On a Mission with Kelly Reed
We’re back with the second installment of our new On a Mission blog series – shining a light on our employees, and sharing stories from their own personal journey to a mission made real. Over the next few weeks we’ll hear from a team of interns from Catholic University of America’s School of Architecture and Planning (CUA) who’ve spent the past seven months working with us in support of American Geophysical Union’s net-zero headquarters renovation project which is currently under construction.
This week we spoke to Kelly Reed about her time with MGAC, finding her own unique career path within the industry, and what it’s been like to participate in such a ground-breaking project.
What attracted you to this particular internship opportunity?
At the Catholic University, sustainability is something that we value highly. So when I heard about this opportunity to secure an internship working on a net-zero project in the DC area, it seemed like the perfect fit. I was also intrigued by the fact that MGAC is not an architecture firm. I had worked at an architecture firm at a previous internship, and found the opportunity to work within and experience a different side of the building industry very interesting.
Over the past few months I have helped to compile a reuse plan for the building – tracking chairs, tables, glass panels, and even doors in an effort to make sure anything that could be diverted away from a landfill was. In addition, David and I found donation partners so that anything we couldn’t repurpose in the building could be put to use elsewhere in the community. This work as interns, although relatively small compared to the overall scope of the project, was still treated in high regard by the entire team. To me, this shows the commitment AGU has to sustainability and how they have surrounded themselves with a design, construction, and management team with a similar mindset.
As an architect in training, what did you get out of interning with the project’s owner’s representative?
In school we do a lot of design work. Most people get it in their mind that you have to design, get your license, and then work in a regular architecture firm after graduation. The designing aspect of architecture has never interested me as much as the construction part. It was refreshing to see what else I could do with an architecture degree besides design, and this experience opened my eyes to a lot of new possibilities for my career.
What is one of your favorite memories from your internship experience?
In November, I had the privilege to stand alongside the AGU design team and present AGU’s building renovation project to my peers, as well as my faculty at The Catholic University of America’s School of Architecture and Planning. David and I were brought onto the team by MGAC at the beginning of September in order to help facilitate some of the reuse tracking and donation strategies for the project, as well as look into some possible funding opportunities. The idea soon surfaced that we should find a way to engage Catholic University’s architectural community in the project in the hopes that students will take the mission of sustainable design with them throughout their schooling and their careers, and we were invited to join the AGU team in a presentation to the school.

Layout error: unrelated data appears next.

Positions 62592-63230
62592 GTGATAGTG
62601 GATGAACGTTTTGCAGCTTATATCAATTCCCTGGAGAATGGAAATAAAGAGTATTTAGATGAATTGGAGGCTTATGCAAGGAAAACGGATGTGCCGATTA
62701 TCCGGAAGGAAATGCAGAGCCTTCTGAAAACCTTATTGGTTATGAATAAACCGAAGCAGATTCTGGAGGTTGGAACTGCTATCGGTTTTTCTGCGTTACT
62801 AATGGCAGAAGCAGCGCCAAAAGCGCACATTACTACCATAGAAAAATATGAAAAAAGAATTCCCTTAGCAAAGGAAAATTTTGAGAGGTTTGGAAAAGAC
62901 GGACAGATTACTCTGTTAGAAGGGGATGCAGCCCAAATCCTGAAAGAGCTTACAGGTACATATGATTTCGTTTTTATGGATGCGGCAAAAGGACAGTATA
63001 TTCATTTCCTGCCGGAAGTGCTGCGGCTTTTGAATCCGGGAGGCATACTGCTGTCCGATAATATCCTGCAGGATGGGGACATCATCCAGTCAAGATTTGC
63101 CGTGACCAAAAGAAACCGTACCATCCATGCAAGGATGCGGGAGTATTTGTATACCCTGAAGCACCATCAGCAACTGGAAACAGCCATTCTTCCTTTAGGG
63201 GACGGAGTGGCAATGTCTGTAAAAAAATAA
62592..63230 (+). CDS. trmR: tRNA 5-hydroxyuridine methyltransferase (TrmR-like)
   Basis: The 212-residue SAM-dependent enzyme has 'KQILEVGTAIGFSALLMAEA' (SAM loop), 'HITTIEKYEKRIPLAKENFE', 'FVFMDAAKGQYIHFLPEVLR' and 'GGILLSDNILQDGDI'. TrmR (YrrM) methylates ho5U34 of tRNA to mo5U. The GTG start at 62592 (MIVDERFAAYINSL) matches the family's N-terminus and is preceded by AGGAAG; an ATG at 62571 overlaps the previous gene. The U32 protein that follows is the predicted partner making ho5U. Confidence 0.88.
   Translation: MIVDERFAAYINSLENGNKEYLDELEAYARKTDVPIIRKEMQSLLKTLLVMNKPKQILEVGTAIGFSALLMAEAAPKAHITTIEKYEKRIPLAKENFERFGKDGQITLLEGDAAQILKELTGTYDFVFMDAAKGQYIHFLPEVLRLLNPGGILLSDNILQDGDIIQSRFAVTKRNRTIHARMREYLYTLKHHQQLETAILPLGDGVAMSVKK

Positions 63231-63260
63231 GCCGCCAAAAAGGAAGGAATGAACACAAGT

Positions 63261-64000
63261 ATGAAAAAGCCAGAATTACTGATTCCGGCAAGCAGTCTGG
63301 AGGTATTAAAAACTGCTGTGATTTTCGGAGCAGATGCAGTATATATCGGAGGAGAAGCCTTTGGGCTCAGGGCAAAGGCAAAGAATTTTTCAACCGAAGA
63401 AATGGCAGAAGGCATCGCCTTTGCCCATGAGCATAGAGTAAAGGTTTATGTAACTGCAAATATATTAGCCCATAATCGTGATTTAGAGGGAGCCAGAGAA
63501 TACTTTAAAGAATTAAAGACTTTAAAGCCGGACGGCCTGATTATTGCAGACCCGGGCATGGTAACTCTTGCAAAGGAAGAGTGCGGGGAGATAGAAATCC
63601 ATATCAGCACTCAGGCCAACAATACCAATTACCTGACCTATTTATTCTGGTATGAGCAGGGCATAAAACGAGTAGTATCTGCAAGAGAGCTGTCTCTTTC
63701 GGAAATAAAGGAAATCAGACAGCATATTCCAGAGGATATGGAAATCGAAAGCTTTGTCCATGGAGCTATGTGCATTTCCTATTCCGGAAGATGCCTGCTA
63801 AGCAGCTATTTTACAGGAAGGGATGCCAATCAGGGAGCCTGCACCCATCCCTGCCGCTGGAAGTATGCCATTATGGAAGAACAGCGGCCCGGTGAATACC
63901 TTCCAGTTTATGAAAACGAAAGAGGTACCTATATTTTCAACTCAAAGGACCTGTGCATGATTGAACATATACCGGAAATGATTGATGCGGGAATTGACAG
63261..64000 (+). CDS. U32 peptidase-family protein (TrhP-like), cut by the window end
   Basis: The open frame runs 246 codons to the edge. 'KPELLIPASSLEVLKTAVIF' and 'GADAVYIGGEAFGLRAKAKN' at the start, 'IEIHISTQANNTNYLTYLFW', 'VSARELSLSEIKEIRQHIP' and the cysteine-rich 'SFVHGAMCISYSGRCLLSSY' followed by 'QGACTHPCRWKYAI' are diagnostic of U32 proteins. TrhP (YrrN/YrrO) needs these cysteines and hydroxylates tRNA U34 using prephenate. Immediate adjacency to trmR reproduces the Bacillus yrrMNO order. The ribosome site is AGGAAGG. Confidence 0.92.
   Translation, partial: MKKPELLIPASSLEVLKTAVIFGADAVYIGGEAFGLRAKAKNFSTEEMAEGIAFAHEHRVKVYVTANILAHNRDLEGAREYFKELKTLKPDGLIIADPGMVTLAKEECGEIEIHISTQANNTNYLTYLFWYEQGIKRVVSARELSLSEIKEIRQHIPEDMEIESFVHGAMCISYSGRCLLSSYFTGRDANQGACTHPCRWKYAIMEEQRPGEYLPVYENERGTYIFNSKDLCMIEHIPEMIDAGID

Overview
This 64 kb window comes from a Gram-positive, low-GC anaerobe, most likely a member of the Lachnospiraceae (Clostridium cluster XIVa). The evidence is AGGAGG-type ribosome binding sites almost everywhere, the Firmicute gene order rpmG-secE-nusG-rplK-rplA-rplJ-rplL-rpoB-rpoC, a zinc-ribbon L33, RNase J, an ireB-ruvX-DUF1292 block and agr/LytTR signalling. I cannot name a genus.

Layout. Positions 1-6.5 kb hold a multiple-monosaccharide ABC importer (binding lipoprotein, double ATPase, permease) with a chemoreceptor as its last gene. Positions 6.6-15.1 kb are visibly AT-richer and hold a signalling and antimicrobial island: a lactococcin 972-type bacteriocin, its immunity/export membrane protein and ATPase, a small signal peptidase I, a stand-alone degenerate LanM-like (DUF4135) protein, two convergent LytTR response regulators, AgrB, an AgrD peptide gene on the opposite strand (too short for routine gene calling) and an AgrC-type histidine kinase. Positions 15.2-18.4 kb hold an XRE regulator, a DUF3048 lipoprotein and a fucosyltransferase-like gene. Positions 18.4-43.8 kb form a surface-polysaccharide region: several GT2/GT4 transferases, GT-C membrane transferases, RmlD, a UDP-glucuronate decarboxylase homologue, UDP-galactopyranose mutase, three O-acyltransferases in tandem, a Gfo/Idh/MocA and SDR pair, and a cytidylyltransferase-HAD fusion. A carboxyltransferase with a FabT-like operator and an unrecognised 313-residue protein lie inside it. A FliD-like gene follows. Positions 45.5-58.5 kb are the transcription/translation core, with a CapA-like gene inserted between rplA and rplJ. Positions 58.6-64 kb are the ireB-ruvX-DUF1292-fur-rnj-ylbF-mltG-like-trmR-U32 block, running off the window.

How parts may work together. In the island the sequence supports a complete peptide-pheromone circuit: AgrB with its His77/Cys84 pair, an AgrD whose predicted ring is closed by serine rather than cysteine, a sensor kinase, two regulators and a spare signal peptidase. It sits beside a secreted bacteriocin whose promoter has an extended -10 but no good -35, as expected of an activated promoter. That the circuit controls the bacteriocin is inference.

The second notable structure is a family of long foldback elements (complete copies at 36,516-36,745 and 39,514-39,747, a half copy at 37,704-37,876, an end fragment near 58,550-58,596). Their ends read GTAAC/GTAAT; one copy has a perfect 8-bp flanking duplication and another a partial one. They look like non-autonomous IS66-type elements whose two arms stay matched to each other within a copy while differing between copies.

Representatives from the project’s key partners – MGAC, Hickok Cole, Skanska, and Interface Engineering – each provided an overview about their role in the project within the context of AGU’s larger goals, and David and I shared about the importance of reuse to a sustainable building renovation. I think seeing this spoke to the value Catholic University places on sustainable design and engaging sustainability in every manner possible, no matter how small – a value CUA and AGU have in common. It was a great feeling showing others what I have learned and been a part of, and hopefully we’ve given our peers some ideas for their future work in regards to sustainability.
What was the most valuable takeaway from your time with MGAC and the AGU team?
I think the most valuable thing I learned is that if you want to be the first to do something and you want to set an new standard for sustainability, it needs to be a team effort. The architect, the engineer, the owner, the owners rep, and whoever else is working on the project have to work together and understand the ultimate goal for the project. Yes, there will be some heated meetings from time to time, and people may disagree, but I learned that in order to be successful, the team must keep in mind the project’s aims in its entirety and not just focus on their own individual roles.
What is one piece of advice that you would give to fellow students as they begin seeking their own internships?
I would advise future students to give every opportunity that comes there way a chance. I am glad I got the chance to work in an office that was not strictly an architecture firm because it gave me the opportunity to explore the many different career possibilities available to someone with an architecture degree.